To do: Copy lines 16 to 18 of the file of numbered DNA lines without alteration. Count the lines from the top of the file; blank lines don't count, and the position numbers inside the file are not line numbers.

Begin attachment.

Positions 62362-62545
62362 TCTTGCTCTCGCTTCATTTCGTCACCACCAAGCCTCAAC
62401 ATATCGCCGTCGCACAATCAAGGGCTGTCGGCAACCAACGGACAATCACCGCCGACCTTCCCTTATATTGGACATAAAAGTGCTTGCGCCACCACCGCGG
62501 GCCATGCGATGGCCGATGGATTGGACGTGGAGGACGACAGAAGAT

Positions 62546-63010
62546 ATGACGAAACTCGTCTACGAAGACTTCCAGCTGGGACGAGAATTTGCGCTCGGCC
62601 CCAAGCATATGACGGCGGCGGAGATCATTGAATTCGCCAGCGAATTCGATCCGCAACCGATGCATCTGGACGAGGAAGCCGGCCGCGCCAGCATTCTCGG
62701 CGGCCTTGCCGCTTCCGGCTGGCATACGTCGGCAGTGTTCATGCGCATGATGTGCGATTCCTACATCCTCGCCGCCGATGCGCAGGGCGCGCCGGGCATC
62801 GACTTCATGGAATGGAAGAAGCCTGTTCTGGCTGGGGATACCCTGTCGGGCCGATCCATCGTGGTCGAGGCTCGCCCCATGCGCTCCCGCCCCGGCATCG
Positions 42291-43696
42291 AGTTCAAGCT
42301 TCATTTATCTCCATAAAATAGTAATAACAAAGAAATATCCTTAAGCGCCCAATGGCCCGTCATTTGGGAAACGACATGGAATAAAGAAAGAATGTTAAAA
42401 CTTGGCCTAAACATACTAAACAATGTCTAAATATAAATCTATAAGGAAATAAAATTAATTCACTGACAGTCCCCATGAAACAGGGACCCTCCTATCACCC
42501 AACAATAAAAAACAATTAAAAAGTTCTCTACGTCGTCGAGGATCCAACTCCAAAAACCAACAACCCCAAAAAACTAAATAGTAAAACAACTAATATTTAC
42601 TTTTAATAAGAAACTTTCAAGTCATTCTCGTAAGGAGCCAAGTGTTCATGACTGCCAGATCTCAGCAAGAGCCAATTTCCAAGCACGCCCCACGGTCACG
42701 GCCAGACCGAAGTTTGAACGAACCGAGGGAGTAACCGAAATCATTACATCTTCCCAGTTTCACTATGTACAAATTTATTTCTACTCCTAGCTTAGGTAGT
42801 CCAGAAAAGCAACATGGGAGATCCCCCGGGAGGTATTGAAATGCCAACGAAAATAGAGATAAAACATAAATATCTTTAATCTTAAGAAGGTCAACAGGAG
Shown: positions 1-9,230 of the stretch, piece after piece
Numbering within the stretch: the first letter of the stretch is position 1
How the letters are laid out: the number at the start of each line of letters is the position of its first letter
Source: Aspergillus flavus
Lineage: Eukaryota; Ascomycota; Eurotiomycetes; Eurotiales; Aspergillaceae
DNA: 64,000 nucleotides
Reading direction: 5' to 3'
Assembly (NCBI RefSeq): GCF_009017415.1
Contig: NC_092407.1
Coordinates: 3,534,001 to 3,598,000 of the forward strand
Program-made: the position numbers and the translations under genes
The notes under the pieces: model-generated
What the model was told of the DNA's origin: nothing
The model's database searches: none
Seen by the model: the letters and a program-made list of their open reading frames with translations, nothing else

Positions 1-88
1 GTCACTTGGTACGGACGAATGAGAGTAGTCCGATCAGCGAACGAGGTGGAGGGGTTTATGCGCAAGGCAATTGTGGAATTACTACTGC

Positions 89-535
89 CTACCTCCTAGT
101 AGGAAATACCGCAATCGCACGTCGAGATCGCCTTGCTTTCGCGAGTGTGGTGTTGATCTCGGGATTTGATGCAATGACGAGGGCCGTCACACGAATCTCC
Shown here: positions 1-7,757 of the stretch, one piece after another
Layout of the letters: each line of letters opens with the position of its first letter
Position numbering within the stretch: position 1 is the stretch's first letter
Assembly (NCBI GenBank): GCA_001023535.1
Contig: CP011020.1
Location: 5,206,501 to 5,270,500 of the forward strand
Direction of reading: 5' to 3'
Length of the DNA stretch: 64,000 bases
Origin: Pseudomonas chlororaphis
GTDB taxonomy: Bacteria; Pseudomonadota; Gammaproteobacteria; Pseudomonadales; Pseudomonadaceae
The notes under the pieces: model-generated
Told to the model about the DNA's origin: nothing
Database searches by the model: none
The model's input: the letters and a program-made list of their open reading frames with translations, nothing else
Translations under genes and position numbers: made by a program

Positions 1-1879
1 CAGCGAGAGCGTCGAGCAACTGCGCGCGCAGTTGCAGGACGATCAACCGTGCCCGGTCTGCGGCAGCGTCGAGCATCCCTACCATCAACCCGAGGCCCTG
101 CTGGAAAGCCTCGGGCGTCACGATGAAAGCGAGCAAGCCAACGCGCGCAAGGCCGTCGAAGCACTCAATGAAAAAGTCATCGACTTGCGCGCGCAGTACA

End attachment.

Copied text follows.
42701 GCCAGACCGAAGTTTGAACGAACCGAGGGAGTAACCGAAATCATTACATCTTCCCAGTTTCACTATGTACAAATTTATTTCTACTCCTAGCTTAGGTAGT
42801 CCAGAAAAGCAACATGGGAGATCCCCCGGGAGGTATTGAAATGCCAACGAAAATAGAGATAAAACATAAATATCTTTAATCTTAAGAAGGTCAACAGGAG
Shown: positions 1-9,230 of the stretch, piece after piece